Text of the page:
Larry Austin Jones was charged under OCGA 40-6-391
(a) (1) with driving under the influence of alcohol to the extent that it was less safe for him to drive. Evidence presented at trial showed that Jones was stopped at a roadblock, there was an odor of alcohol in his van, his speech was slow, his eyes were red, he failed a field sobriety test and his blood alcohol level was .08 grams percent. After deliberating for an hour, the jury returned with the following verdict: "We the jury find the Defendant guilty. We came to this decision based upon the law's definition of being 'under the influence,' and do not find that he was an unsafe driver. We recommend leniency." The judge told the jury that their verdict was unacceptable and, without asking them the meaning of it, recharged them as to the law. After further deliberations, the jury returned a verdict that simply said, "Guilty." Jones appeals from the judgment entered on that verdict.
Jones contends that the trial court erred in failing to enter a verdict of not guilty after the jury returned its first verdict because the jury's statement that he was not an "unsafe driver" amounted to a finding that he was not a less safe driver. Jones relies on Maltbie v. State, 139 Ga. App. 342
, 344 (2) (228 SE2d 368
) (1976), in which a verdict of "guilty but without intent" was held to be the equivalent of an acquittal because there could be no criminal guilt without the element of intent. Jones' reliance on that case is misplaced because the jury's finding in this case, that he was not an unsafe driver, did not amount to a finding that an essential element of the crime charged was missing. OCGA 40-6-391
(a) (1) does not require a finding that the driver was unsafe. "There is no requirement that the person actually commit an unsafe act." (Citations and punctuation omitted.) State v. Smith, 196 Ga. App. 876
, 877 (397 SE2d 304
) (1990). Rather, the statute simply requires a finding that the person was a less safe driver than he would have been if he were not under the influence of alcohol. Cargile v. State, 244 Ga. 871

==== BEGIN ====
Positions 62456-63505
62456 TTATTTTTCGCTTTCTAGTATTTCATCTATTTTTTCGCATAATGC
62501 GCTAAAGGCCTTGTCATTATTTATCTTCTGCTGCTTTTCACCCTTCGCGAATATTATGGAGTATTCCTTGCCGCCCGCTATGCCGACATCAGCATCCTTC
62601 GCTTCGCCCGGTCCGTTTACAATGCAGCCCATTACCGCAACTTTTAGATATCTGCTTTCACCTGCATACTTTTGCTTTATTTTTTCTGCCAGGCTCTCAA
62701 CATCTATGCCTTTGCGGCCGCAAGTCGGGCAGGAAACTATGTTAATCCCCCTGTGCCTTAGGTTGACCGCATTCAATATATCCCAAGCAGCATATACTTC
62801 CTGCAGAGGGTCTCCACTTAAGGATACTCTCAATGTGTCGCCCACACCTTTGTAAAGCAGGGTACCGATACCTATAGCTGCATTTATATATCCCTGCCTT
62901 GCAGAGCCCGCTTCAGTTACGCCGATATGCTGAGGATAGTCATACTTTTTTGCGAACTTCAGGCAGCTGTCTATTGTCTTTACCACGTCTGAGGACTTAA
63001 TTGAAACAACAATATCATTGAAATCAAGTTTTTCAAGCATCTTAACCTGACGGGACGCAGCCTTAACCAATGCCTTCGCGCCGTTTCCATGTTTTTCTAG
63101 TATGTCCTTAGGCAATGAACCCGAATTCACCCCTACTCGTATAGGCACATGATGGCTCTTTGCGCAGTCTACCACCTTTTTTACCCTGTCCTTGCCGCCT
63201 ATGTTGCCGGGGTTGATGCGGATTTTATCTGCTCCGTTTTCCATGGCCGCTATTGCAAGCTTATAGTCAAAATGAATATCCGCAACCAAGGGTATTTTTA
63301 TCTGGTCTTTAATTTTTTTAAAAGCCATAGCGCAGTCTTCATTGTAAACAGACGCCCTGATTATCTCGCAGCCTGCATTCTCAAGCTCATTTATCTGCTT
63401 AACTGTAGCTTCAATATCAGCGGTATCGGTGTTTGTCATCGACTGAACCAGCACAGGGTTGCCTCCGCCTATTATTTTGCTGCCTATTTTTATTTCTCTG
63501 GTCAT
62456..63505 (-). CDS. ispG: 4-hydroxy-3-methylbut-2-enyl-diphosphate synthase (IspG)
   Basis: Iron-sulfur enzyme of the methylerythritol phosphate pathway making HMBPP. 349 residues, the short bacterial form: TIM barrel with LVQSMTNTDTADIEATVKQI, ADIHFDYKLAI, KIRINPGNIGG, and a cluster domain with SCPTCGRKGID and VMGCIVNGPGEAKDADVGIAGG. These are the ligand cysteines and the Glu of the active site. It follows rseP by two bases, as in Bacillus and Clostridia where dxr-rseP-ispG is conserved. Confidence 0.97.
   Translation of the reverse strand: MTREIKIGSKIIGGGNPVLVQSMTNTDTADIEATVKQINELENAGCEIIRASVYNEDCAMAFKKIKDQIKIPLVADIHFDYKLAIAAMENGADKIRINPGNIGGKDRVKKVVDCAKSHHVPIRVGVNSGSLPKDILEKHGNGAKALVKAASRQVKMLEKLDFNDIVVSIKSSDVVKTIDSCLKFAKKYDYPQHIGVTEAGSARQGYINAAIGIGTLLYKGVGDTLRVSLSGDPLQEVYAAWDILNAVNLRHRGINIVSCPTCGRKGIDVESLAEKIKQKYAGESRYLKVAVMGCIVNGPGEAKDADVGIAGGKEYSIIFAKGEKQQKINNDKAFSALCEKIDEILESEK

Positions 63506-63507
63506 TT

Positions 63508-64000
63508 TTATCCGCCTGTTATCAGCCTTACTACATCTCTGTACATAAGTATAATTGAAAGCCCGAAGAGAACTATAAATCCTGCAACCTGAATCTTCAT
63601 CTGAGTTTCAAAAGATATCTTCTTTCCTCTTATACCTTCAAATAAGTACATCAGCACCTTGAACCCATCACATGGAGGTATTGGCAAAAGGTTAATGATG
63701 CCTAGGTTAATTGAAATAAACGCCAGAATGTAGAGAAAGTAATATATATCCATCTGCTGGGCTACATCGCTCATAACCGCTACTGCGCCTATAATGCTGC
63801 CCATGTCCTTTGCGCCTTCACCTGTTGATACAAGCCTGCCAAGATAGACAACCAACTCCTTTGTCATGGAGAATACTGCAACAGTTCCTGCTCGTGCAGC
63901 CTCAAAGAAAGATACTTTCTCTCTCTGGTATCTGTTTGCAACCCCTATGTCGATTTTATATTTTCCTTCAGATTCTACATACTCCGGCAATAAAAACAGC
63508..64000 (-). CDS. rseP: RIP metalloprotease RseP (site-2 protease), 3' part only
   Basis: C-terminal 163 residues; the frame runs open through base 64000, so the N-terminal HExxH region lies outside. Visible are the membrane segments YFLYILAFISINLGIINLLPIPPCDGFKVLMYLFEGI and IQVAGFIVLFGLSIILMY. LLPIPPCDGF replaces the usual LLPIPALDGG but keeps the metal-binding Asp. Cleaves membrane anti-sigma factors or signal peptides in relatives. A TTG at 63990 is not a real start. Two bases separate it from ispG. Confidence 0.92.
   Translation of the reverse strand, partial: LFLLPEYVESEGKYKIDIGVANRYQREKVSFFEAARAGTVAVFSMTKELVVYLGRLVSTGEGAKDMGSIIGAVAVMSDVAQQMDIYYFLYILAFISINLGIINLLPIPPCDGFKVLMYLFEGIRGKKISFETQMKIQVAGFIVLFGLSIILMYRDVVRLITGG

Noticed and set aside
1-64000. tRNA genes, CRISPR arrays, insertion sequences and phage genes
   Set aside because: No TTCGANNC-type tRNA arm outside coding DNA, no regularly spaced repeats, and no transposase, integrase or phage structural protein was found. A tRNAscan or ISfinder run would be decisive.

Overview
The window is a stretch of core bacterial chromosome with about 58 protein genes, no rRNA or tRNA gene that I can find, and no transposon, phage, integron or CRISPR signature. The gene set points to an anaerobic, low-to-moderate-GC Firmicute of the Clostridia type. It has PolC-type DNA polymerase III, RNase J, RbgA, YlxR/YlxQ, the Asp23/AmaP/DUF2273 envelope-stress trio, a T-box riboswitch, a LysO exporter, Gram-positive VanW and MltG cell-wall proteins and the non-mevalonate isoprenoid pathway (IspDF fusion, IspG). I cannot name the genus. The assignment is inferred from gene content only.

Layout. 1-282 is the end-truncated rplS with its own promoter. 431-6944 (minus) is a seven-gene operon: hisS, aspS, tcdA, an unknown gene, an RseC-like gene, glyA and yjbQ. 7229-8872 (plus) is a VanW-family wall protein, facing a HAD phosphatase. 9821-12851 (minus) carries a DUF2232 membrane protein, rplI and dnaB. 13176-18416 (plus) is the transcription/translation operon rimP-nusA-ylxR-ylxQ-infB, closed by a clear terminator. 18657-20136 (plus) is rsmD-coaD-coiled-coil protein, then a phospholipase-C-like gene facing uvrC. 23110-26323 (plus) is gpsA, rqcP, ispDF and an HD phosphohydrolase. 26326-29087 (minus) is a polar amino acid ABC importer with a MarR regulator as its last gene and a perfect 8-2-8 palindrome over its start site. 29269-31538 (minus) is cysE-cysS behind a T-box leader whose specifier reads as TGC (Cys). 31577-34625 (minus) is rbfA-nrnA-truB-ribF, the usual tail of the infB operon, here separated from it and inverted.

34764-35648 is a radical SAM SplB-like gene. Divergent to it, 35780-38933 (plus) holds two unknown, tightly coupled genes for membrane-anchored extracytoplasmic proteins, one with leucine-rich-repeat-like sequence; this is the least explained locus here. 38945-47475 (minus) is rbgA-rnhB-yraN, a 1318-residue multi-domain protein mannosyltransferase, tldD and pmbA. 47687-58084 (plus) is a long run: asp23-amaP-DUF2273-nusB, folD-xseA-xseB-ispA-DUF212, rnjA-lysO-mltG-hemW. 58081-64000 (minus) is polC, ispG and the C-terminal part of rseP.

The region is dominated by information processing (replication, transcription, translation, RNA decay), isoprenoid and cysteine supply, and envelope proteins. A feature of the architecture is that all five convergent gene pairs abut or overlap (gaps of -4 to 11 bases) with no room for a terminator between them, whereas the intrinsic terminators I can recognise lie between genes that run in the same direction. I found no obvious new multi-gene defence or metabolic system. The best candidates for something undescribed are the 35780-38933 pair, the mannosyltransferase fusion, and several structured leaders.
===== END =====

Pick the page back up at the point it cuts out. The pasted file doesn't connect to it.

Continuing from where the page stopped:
, 873-874 (1) (262 SE2d 87
) (1979); Campbell v. State, 189 Ga. App. 303 (375 SE2d 654) (1988)
. Under the statute, a jury could consistently find that a person's driving, although not unsafe, was less safe than if the person were not under the influence of alcohol.
Here, the jury's finding that Jones was not an unsafe driver may or may not have encompassed a finding that he was not a less safe driver. Because of this uncertainty in the first verdict, the trial court did not err in refusing to receive it, in recharging the jury and in ordering further deliberations. Loftin v. State, 180 Ga. App. 613
, 614 (1) (349 SE2d 777
) (1986). The jury's subsequent verdict was clear, unambiguous and supported by the evidence. The trial court properly entered judgment on that verdict.
POPE, Chief Judge, concurring specially.
I concur specially because the one thing that is clear from the language of the jury's first verdict in this case is they did not understand the language of the charge on driving under the influence. When they returned their first verdict finding the defendant was guilty of driving under the influence but was not "an unsafe driver," probably they meant he was not a "less safe" driver. Of course, it is well-settled that one may not be convicted of driving under the influence in the manner proscribed by OCGA 40-6-391
(a) (1) unless the jury finds the defendant was a less safe driver due to the influence of alcohol. Clay v. State, 193 Ga. App. 377 (2) (387 SE2d 644) (1989)